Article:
Identify Your Value Propositions
Every contract has terms that represent the most important aspects of the agreement for your company. Sometimes those terms include the price, sometimes the duration, but ultimately, there are always portions that are essential. Find these provisions and silo them off in your mind — there’s no negotiation around them, and no strategy that should put them at risk. If you know what’s most valuable, you know what you need to secure.
Set Your Goals for the Contract (and the Partnership) Clearly and Succinctly
This is the one place where we have seen the most problems arise: a failure to understand exactly what it is you’re looking for and an accompanying failure to actually write that goal down. It may seem redundant, but the reality is that if you have a written statement of exactly what you want to gain out of your existing relationships, you are far less likely to wander off from your goal or make unnecessary concessions.
Trade Secrets, Derivative Uses, and Secret Sauce
What is a “proprietary field” in any given dataset? This is an important question. It’s axiomatic that data has value both intrinsically and as a matter of its relationships with other data (that’s basically the premise of our book). But data also has value in the sense that it reflects the process it took to create it. The value you ascribe to data, in many ways, depends upon how much effort it took to create, and that effort can also include your own trade secrets, like customer lists or algorithms. You can think of a trade secret as your company’s “secret sauce,” the internal business method, idea, or product that gives you your competitive edge. Your client lists, algorithms, customer preferences, or even sales pitch scripts are also trade secrets, and all are protected by law, just as much as KFC’s secret spices.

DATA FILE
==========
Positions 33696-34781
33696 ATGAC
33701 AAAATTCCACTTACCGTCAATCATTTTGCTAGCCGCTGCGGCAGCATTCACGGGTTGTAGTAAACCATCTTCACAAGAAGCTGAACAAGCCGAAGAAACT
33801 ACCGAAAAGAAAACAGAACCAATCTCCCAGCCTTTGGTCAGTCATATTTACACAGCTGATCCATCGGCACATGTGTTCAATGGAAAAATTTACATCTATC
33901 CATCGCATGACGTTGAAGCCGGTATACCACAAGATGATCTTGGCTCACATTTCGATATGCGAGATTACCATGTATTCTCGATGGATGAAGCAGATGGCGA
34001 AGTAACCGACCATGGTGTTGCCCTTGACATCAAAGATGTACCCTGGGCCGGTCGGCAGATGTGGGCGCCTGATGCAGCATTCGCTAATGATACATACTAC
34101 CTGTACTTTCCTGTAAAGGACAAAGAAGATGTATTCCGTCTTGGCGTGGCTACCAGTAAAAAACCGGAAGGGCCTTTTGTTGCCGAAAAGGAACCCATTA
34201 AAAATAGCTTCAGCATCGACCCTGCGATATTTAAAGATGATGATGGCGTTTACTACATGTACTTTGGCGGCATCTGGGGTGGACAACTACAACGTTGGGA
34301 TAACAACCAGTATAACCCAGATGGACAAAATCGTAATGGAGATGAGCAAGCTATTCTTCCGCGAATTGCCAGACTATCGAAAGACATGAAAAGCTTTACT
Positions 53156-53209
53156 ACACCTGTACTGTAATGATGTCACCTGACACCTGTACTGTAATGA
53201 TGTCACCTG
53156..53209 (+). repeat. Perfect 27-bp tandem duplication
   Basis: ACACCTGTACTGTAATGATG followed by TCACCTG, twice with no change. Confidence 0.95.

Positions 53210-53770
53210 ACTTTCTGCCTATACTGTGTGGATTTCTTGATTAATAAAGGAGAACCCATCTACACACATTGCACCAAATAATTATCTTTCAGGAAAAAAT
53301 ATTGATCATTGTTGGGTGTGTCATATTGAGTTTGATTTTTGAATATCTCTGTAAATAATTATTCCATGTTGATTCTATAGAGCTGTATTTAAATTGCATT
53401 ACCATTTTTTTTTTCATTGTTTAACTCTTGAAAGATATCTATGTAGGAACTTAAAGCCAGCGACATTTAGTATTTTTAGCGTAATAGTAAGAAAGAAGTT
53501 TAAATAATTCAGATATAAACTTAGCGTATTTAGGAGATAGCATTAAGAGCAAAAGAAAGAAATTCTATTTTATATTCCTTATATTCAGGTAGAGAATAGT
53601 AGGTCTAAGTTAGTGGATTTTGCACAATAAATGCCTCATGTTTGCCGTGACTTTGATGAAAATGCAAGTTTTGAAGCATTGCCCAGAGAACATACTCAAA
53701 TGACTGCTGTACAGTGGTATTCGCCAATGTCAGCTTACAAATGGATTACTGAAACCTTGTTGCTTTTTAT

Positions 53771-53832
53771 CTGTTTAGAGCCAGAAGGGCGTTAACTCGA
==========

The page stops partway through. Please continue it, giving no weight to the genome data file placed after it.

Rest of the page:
Why are these important to protect? Because they reflect the work that a company has put into developing its business methods and products. If there were no way to protect these kinds of investments, the incentives to poaching employees or secrets would be very high, creating economic havoc. So the law recognizes the importance of trade secrets, and, importantly, encourages their development.
There are two kinds of trade secrets at stake in these situations. First, the dataset that you have may be a trade secret — either your own or someone else’s. To be a trade secret, a dataset merely needs to be created through your efforts, valuable, and kept secret. That broad definition covers an enormous number of potential datasets, and means that you almost certainly have trade secret datasets. The second trade secret you may have is how you analyze, slice, break down, or otherwise make use of those datasets. Consider, for instance, Zillow’s Zestimate, which starts with publicly available data (like historical sales records for a given property and comparable sales in the neighborhood), but uses a proprietary formula to calculate a sales price estimate for any given residential property. The underlying data isn’t a trade secret, but the Zestimate formula absolutely is, because it meets those three elements described above: created by Zillow, valuable, and kept secret.